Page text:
Newspaper Page Text
~~~~~~~~~~~~~~~~I rw. j.-11ini1-I1LIK i az 1 w-ia~31 9~ '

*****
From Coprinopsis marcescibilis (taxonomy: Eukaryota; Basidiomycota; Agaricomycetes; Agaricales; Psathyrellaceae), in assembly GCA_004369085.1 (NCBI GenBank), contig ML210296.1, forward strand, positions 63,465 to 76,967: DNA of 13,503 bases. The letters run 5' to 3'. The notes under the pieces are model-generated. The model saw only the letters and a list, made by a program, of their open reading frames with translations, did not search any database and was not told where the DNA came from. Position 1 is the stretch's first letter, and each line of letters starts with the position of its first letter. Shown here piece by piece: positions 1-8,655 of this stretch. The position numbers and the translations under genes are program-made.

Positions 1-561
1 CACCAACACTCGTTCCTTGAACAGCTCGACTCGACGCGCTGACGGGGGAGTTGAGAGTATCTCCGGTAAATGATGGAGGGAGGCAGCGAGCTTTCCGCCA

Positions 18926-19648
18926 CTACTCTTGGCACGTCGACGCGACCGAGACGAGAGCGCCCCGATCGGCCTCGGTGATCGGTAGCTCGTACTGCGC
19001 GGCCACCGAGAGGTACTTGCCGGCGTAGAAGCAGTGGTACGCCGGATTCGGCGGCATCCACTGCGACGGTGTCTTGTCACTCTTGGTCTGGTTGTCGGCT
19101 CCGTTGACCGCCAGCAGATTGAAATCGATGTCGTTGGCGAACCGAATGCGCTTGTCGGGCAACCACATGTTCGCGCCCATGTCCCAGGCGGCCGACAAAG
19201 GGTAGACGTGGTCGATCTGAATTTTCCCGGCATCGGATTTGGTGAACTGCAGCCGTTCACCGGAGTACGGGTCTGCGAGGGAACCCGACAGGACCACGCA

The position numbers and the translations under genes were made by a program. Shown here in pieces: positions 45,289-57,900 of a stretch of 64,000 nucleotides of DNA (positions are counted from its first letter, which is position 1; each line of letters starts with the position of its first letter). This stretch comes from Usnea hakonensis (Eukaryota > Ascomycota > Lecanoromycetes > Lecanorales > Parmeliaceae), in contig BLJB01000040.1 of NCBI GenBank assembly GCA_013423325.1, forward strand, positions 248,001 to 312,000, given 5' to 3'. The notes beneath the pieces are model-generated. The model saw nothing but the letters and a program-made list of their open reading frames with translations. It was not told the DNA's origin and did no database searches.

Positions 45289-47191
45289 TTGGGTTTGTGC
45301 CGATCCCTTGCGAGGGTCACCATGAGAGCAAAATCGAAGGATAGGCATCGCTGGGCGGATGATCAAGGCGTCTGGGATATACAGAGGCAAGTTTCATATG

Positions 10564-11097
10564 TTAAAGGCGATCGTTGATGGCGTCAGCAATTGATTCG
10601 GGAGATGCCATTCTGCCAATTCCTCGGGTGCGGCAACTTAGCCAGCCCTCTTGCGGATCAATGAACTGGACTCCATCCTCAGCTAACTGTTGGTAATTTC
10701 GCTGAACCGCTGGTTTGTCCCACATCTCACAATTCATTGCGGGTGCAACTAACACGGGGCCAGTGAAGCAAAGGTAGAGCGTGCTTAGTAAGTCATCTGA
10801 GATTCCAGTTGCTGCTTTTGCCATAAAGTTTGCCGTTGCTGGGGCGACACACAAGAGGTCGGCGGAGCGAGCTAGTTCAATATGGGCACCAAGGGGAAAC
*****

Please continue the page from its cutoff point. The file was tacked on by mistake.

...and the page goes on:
II U ~~ *viw yWAY rW, I 4 . COMMITFEE OUT RULE 'FW By RD. Washington Independents arn ral lag city series a smashing triini govern play In the big tournament day night at 8 o'clock in The Wa Only members of the committee a A score of managers have visit. to enter their teams in the series 1 a t until entry blanks are printe ae, ayway, until the teams ha The sandlotters will be fuly inforn petition after the committee has co ot the teams seem cocesure the eonditions. Th committee is prepared to late many of the difficulties that mitigated agamst the oemplete success of the last sertes. An early start helps mightily. particularly in two ways. The teams will be given a better opportunity to qualify, and by * starting the series one month earlier than the last they will have a longer time to play in the after noons before darkness falls. Eine, the last meeting the ex-. estive eouittee menmers have had tie to sand out the sand tatters en Jost what they want, aid It is probable that Thursday ight's session wil be a brief one One rule all are agreed on con earns eligibility protests of teams and players. It will be arranged so that every team and player will have been ascertained to be eligible before actual competition starts. It is probable that a penalty in the way of a fine will be imposed on a team which submits the name of an ineligible man. In case of a ringer being brought in after the series ,parner It Is probable the guilty team will be thrown out. The rules will he few and easily understood. and the penalties severe. Thats the eommlttes'. attitude. The plan is for a bang-up chandpionship affair. Vhtsaly every fHstrale iSd peid te I the ety has e. feiInteadem to cempee. of them feel that mere gm ora regrtoswit be geven eempI" hem In ae h sole asa of which S ana recreaties lame et the more prominent clubs expest to ,"tesa the series wits an idea o building VV prest gs 4a4 fame to inorease their following in football next fall. The sandlot gridiron probably will claigi more attention here in the nest season than ever before. COLUMBIA SET FOR GOLFING PllflPHiL4 Cream of Talent Now in South To Stop Off Here for Two Days for Big Tournament. Walter Hagen, Frank McNamara, tat and Pete O'Hara. Wilfred Reid, Fred McLeod. Cyril Walker. and pos sibly Barnes. Hutchison. Kirkwood and Pat MacDonald are expected to be among the entrants in the big professional golf tournament which will be staged April 4 and 5 at Columbia. George H. Chasmer, chairman of the green committee at Columbia to day, announces that a purse of more than $1,500 has been offered for the professionals at a tournament to be staged hero next week. Fred Mceod now at Pinehurst for the North and South tournament was reached by the Columbia chair man over the long distance and said a maiority of the pros would atop off here for t5e tournament. The work of putting the greens in fIrst class shape has been concluded and the course S pronounced in ex eeptional shape. The Columbia course will be in better condition than wheg the national open was held here last summer.* The flact that the Columbia olub Is entertaining the cream of the golf Ing world for the second time within a year is a record and a rare treat for Washington golfing fan~rho are sure to flock to the tournament. It's A Seoret SOLD EVERYWHERE MaS In VesIes hr Hlery T. Offterdinger A - 'SERIES TO THRASH S THURSDAY rIOMAS. lying with a will to make the con sh for sandlot baseball. Rules t4 will be made at a meeting Thur. ihington Times sports departnent re to attend. I The Times office in the last week at have been requested to hold ofi I. It Is desired that no entries be s played enough games to qualify ed as to all conditions of the com npleted its work on the rules. Some I'll qualify no matter what the "GREASY" NE) CHANGED F By NICK DALLAS, Tea., March 28.-T scrimma after touchdown, and the pas , according to Earle N Earle, better known as "Greasy. Is the young man who coached the Washington and Jefferson team took them out to the Pacifico last season, and shattered the gr Iron dreams of all the native sonsb not being licked. 100 to 0. or some thing like. Earle. as you will regall wasn't licked at all; in fact, his teau outplayed the Pacific wonders be tween all the whistles, and only the breaks of the game prevented a few Eastern touchdowns. Greasy had a fat and smart feebail team last year. an outfit that was never beatn, and showed a mere varied game than any other eleven, 'ke It from the be wh saw most of them. His athl _ everything ts it tle bit thelse, They showed splend coaching. which reflected much credit en the hero of ear essay. Neale is junking his own stufi when he admits that the flying end play should be abolished. The "Pres. idents" had that play, with a va riety of changes, as no other tearr had. Three or four of the W. and J powerful stars alternated far out on the winks, and spent pleasant after noons Lowling over hostile tackles and guards. The team worked a crisscrosi from the formation, on both sides of the line, and generally had the op position higher in the air than the custom house tower. The first-time this play was tried against Cal. fornia It gained sixty-eight yards, .ind It was a constant asset, as well as threat, all through the pastime. Still the coach, who is sensible and strong for the big college game admits that the one-man-in-motior isn't at all fair to the defensive team, and consequently should go Into the scrap heap. It will rob his own attack of a lot of power. but that's nothing to him. He will dig up something else jusi as good, being that sort of a bird Neale didn't originate the play-it was either Foster Sanford or Bill Roperd. He picked it up watching Lehigh. adoped it. and put a whole lot of new stuff into it. Regarding the scrimmage, rather than the touchdown goal, Coach Neale doesn't think it will make much difference. "Trying a simaewill pa a litle competition In the pas t that meas a game," he explned. "Mest of the teams will undsbt edly try the short dkik, and gt alnost as good reuts as freom free placement kick. But It won't be aD kieking. A team that tried nothing else woald soon have elevn men en the defensive side piling In to bury the kicker. He weuld have a tough life. "Teams with good drop-kickers will have the advantage hut a gal from that distance isn't so hard and a coach can school a man al year just for use in an emergency that may mean a game. The free kick didn't give the team scored or any chance at all, and that's hardly according to the spirit of the game The new plan should work out very satisfactorily." Coach Earle is very strong fo: the spirit the college athletes dim play, and claims that If ball club went after games with the same de termination and fight that the grit stars do, the game would spruce ui quite a bit. "Some clubs," he announces "have that spirit. And they go oul and win pennants. There's a whol. lot to saying: 'A team that won't be "llcked, can't be licked.' -It makes i fellow proud to have a gang of k*g go In there and fight their yern heads off, just to make good foi him. That's why coaches get ex cited and steamed up at times. "They get the same feeling as the youn fellows, and feel defeat just as bal. Yen notice that the reald teams don't suffer fren .The reason Is that e j se hadte a' he hurt. They dont even feel smashes that id ripleanordinary individ "The boys get themselves Into per feet shape and stay that way. And when a strong man Is in real condi tion he's mighty hard to hurt. Vern few bell players, who take good car. of themselves, spend much time or the bench, for the same reason. "In our three big games last msi son we made only four substitution. and only one of them for a really In jured player. Any good team Is a tough team." As Neale lost but two of his star by graduation, he irill undoubted1 figure promiently In the next feot ball campaign. A Good Start. Comni from behind In the nint) Inning &e St. Stephen's Midgeta bunched hits off of Gleason, of thi Half Circles, and tied the moore Pettitt's hit In the tenth with threa men on decided the issue. The soorn kLE FAVORS OOTBALL RULE FLATLEY. .. he new football rules, with their no flying *ad and so on, will help ale, more or less famtilar with it. Ba s seII T Finn, Esq. Between Wood Alcehol and Easter Styles lse Flappers Have Little Ohan=m to Escape Total Blindness.. By KIRE MILLI. SCIENCE tears off some -queer maneuivers. Latest irration al wrinkle is to locate most beautiful back in the wgrld. Paris flashes, pungent sews that this season! gowns will run latgely to - shoulderblades. Woman with most graceful set of humps adjoining either aide of spine is being sought by horn rimmed doctore. Idea is to talor all gowns in the rear so that meet beautiful part of feminine anatonly Will be exposed to wholesale game. This is a fine time to think of * that, yeerything else his been- revealed to the public monocle and now the style admirals think the camnl's bufnps are the prettiest part of the dromedary. Mediates have to save cloth somewhere. They've already got 'em as short as the law will permit and the eye will tolerate, so the tonsils mlust be removed from the afterdeck. Our girls must dres on $37.55, a year. It quantity counts, they've been overcharging themmlves for the last couple of calen At the present ration of drapery the Wimolkuaas society could ar ray themaleves on $37.66 and have eight dollars a year left for eskimo pie. Easter is just around the cor ner and the standing male pop ulation is waiting with abaited breath to see what the day brings forth. A menegasre of Inharmonious dashes of this with a few splotches of that is sure to greet the naked eye'of all who dare risk themselves loose without blue spectacles. If you don't go color-blind on Easter Sunday. then you never need fear the effects of such mild poisons as wood alcohol. fusel and nonesuch. YALE BASEBALL SQUAD HAS FIRST OUTDOOR DRILL NEW HAVEN, March 2.-The Yale baseball squad held its first out door practice today. Eor the pest three weeks the squad has been hav ing practice in .the cage. The Indoor workouts have- rounded the pitchers into good form, and they are well on their way toward being ready to start the heavy schedule which be gins with the Fordham game here in two weeks. -Bhgldes the work of conditioning their arms they have been -given constant drill in fielding bunts, and especially In covering bases. HARVARD FOOTBALL AND TRACK CANDIDATES OUT CAMBRIDGE, Mass., March 28. One hundred candidates reported for the Harvard track team. Head ICoach Bill Bingham stressed the Im portance of the coming season, with the Yale meet as the super objective point. Thirty candiates were on hand for the first spring football practice. Head Coach Fisher and CaptaIn Charlie J5uell shared the honors of directing the squad. Penn Runners In Engla~nd. 80UTHAMPTON, March 2.-The University of Pennsylvania runners, who will race against teams repre senting Oxflord and Cambridge In London next month, arrived here one heard the steemer Aqultania. All the atheletes upon landing repored they were feeling fit. They lah been able to take some light exeroise on the trip from New York. -- M MPg~4Wb,%q , 0Y1 &'by rew O" oui. a Ho U - 01 STnoLLs TmIouQH Sp OVULIL By William F. Kirk. THE OUTFIELDER'S LAMENT. ball to chine to ti letfieMd Lene, No crowd to cheer at a circus catch, Only the y who collects the rents, And the butcher bill and bills to match! Winter is fine for the iceman's crop - And swell for the seller of overcoats, But when things freeze in the North Pole bressa Guys like ma Is the goats! No ball to shack when Larry or Jack Has cuffed one hard on the little old seam! My thoughts all go when it's ten below To the baseball park and our last year's team. The rich can go to their Palm Beach show And drift down South in cars or boats, But I loaf on the farm and nurse my arm. Guys like me is the goats! I wish that I was a lawyer guy, Or a doctor writing prescriptions now. Or a movie star in a high-priced car, Or a farmer milking a Jersey cow, Or a shoveling Harp, or a gospel sharp, Or a banker surrounded by treasury notes. When winter comes they klon't feel like bums Guys like me is the goats! When Winter Comes. EW baseball players, during their active diamond years, mak much of a showing at an winter tasks or trades which they ma undertake, and this is not so strange as it might seem at firs thought. Any baseball player who is of big-league caliber Is so wrapped ul in his one profession, baseball, that he cannot find time and patieno to do justice te any other work in which he may engage during the off months. Big-league baseball players thing about baseball all the time. They cannot put it out of their minds when they put awa: their "apangles" in the fall. Just as lawyers and doctors remain law ers and doctors while on their vacations, baseball players remal bseball players while they are snowed in during January. We are of the opinion that the average big-league pl'ayer does full year's work in the six months from May to October. He burn up as much energy in that time as the average professional mai burns up In a year. If he were to engage in any difficult ments labor during the winter months he would have a headache all summner except on his paydays. A p layers active baseball years are few enough at best, and dur ing those years he need not chafe at the forced inaction of the short cold winter days. There will be time enough for him to work th year round when his playing skill ha. vanished. 52-Year-Old Athlete IdaaBsbl u to Compete in Hub~f oorwo Road RaceTurtJan BOSTON, Mass., March 28.- BOMNTN i. ac One of the contestants In the 2.Oeofte"iTn"o Boston Athlesie Association's frnebsbl em hc American Marathon race on Pa- wl o ese nato I h triots' Day, April 19, will be MideWsthsprnsIte Al Monte~erde, of Moorestown, IdaaUiest ie hc N. J., who was a member of the levstmro fo atw American Olympic team which mnh'tu oJpn h want to Stockholm-in 1912, and Hoseatleshy cepd *ho previously had been largely responsible for the discovery of a niainfo aeaUi Johnny Hayes, hero of the Olym- vriy fTko o pa pic Marathon of 1918. srn eisi h ado h Montecede will celebrate his chrybosm an psprt fifty-second birthday by run- haebnsiedfrhrte n1 in the long grind from Ashln -to this city. He is said paes oc ereW ei to be In excellent condition as an Den .E. lonou the result of running every day fclyrpeettv.Wsd to Plsasantville and return, # nvriywl tn l x total distance of twenty-six miles. Ha is an eert book- ~us5o h oOina binder and at present is en- anaonin o$100 agdin binding court records Teta sshdldt ev Inthe eourt house at Mays SetlApi1an torun LandingINGTONelnd.,fMary. Ba,&cI PLANS FOR GRI MEETING WIl PRINCETON, N. L, Uase I fort whick is being cimea, on New. and Saruard Cirpsea, is on the eampus. The general epi but that some of them are impr to Artele 1, referring to pre-eas coach of the Tiger eleven, who be to make the players physically fl! The Prinostenlan. however, says that the abolshment of early fall Speqotice wi.l operate to shorten schedules by eliminating what i6 no.teonly athletic preparation meoutad t the college year. and that no 1n in early seaman In juries will rsult. The suggestaqa to do away with the so-called Intersectional gams has. contrary to expectations. u tt opposition. In speak ing of the proposal The Princeton. Ian says: With the ahebmet of hetr seedeal Basses sad al eestebst early oses th Ise hes essary Pa1iten's viietrs wW SCHOLASTIC BASEBALL IS BIG HIT HERE THIS YEAR By BRYAN Mons. All recorls have been broken for interest aogWashlagton high school boys in spring sports this season. In eaery branch of %t canhes are swamped with candidates. In s alone, as p eeam , more than 300 youngsters have answered the call. A majority of the schools are not only handicapped bya woeful lack ofaval playing spaes. but have few coaches to handle the propoaa ai. In trac and tenni the interest is considerably height ene.r So Insistent have t he high school lads become that it is ln to include several teams in each institution and to play schedules. Tech High alone hao 150 candiats reporting recently. Central got mTehy then 10 lads out, while Western is carrying at present 56 eandata=. 33-getting a chance in a recent game. Two of the .schools, depending upont the use of the White lt diamonds Present. The Seno.s expect to pet may he held up. Cenitral Is finding a bw more engagements. and may the stadium unusually crowded. Tech ygo befe April 11, the first and Busines are waiting for their announced for them at present. slgmens. esernandEaser Local college. teams swing. Into are using sandlots for their proe. s week van tom. ~Georgetown entertains Dlwr Tech has hanounced that It will College on Friday and Dartmouth on have tfire. ' baseball tem lyn Saturday. The Hilltoppers won through schedules. Central and West- handily from the Norfolk Naval Base ern will have the same number of on Friday and Saturda. teams in compeition while Business C University vits the N-r and Eastern may have two teams. It folk men Friday and Saturday of i probable that class games will also week and expects to land vic be run off in addition to the regular tortes. Coach Moran Is trying out baseball teams put out for competi. on the third base b. - tion with other school teams. for es in srmeut Ca.Udsil eat" be-w. Sh ta he m er eaagtser w ..a e mn wE be gives stilt eppdsa.ecu teet BoL f esro Oy bywhc sIdrh s en t'eam en W se a o irsn ues ne sead ds at the High Schol team toAysEsayt lads e t is al thr ens aaiug H. C. Byrd. dyrectcr of athlece the New Hampe im. at Maryland. also announces t7et Eastern High goes down An Delaware College may he added for ri ay te se ae a nd Washington Colege to High A y am tat June 1. The Maryldrs look to e are e pectng tow hd Chichester and Nisbt to do the bulk Western. escg thlrt 1hndiy. of the hurling this aetsono the ther day lot i a 7-to- e decision Before going to Norfolk the Cath to the lara s University team will tackle Gal to t hat the know~ noughonth rokl Friday afternoon Western tacblesb the Army and Navy !reps. By the diamDonid. The game will be played end of the week Conch George F. tomorrow afternoon and is expected Green will have settled on a line-up to give both teams a good workout. for use in the coming g.s. Seasonable weather will be wel With so many candidates the come if there is no flare-back a hs Western coach Is at los to get the spring. College baseball and track right combination. One or two coaches are hoping that March will first-clas players are said to be go out like a lamb as long as the endeavoring to convince the in. first part of the month was unusual structors that they know enough in ly raw. class-room work to be able to go The influx of college teams from out for baseball. now on will afford plenty of opposi Business and Tech will delay their tion. but warm weather Is needed or starts until next month. An abbre- proper development out of doors for viated schedule Is Businees boys at the coming games and track meets. Il IIIIINIIlIIINlllfl IlHHHHhIIIIHIIIHhIInIIll lllOIIiNII~if =Spacer 15 at the. Autoemobile Show S a D _ and "Eig The Big V at the Auto __ You will never have a bett4 * tunity to compare the OLDS . , with other cars than during ti * mobile Show. We claim it's - value of the year. If you will * it-point by point-we KNOW - agree with us. SOldsmobile Sal I 1016-1018 Connecticut A~ Open Suadays T S.Iwsmn Cl. ed Eenn~ga During SI I.-The forpelga te foetball 3e by the Daily Pulnestealaa, Yale attracting ssiderable attentien : mi is that tae ideas wo good, "cticable. Among the opponents on practIes, is Bill Roper, head Bees that It is essential in oedte Harper Ready To Ed Barrow b ness - ager of the Yankes, has a nounced that Harry Harper, the southpaw, had -ple Judge landis for -renut meat. Harper was granted a formal leave of absence some time ago so he eould execute a~.. . business contract. kate to seoept the uesermma0e Mlunit urge the abrougeet ergIe. ;* mast alint this mopoeL The want to see their team In action. and being unabl. to go back In th fell. enthu.sl.cally welcome .g..e taken to them. They are quite jut. Ified in their position except that the trips they advocate tend to disrupt " the fall terma, re highly ve f-o the great numaber of t that. are bound to acoonpany thger add greatly to the imporance o ball and appear to the world at 1ar e as rather lturlous adv s. "Trheo cmlng orsius t should never have been p albeit a great many grdueKa see a Princeton team play for the a first time since they left colege. Pootball is the most Important et , college sports. admittedly; but . that warrant its being earried on expeditions that necesitate se. - eral specl trains? Does that wage rent is being carried outside the university at al? '1 Is alse argued lb" enh- a -e we swale m e am boe ad err about eersm poeweIl. Ism; about Harvarnd Prate s .SO E te. oheir she.a, It wIB be tht we fear iavasen, feme ineaios ofe' : repultlien. We reply that what eseaers te three is no business of others. It we want to restrict our retana to among ourselves we are at - pfefef liberty to do so. "This talk of our e. tact. in the is septi mental; the t gained-froma broad contacts is evwheh!sd by' the Injurious m'ae t ' tbdT means of. enta-t. Aid . tea m to.te reputation. awe edo and Princeton tr atinmall .ae What boots a football championship figured out by intricate comparative mores?" AMBROSE SHOOTS BIG GAME AND SET AT DUCKS , A. Ambrose, rolling out a forfeit set In the Mt. Plesannt League,,turn ed up a 161 game and 363 set, on the Mt. Pleasant alleys. Ambroeo's scores in order were 161, 111, and $1. Connellan On Job. WiUlam Connellan. who helped lay out the Columbia course. Is engaged to complete the Bannockburn Golf Course this spring. The Cabin Johns Club expects to have fiften holes In operation this summer. Printers In Line. . '* Government Printing Office ba- , bal players are meeting today at tn. Printery to take .over baseball pros. pacts. iUiiilIIIIIIUilhNIIIIlHHIHulIl R-1S rhts". alues Show 7r oppor IIOBILE Us. Auto the best compare you wil es Co. elephone Main 7837 asw Week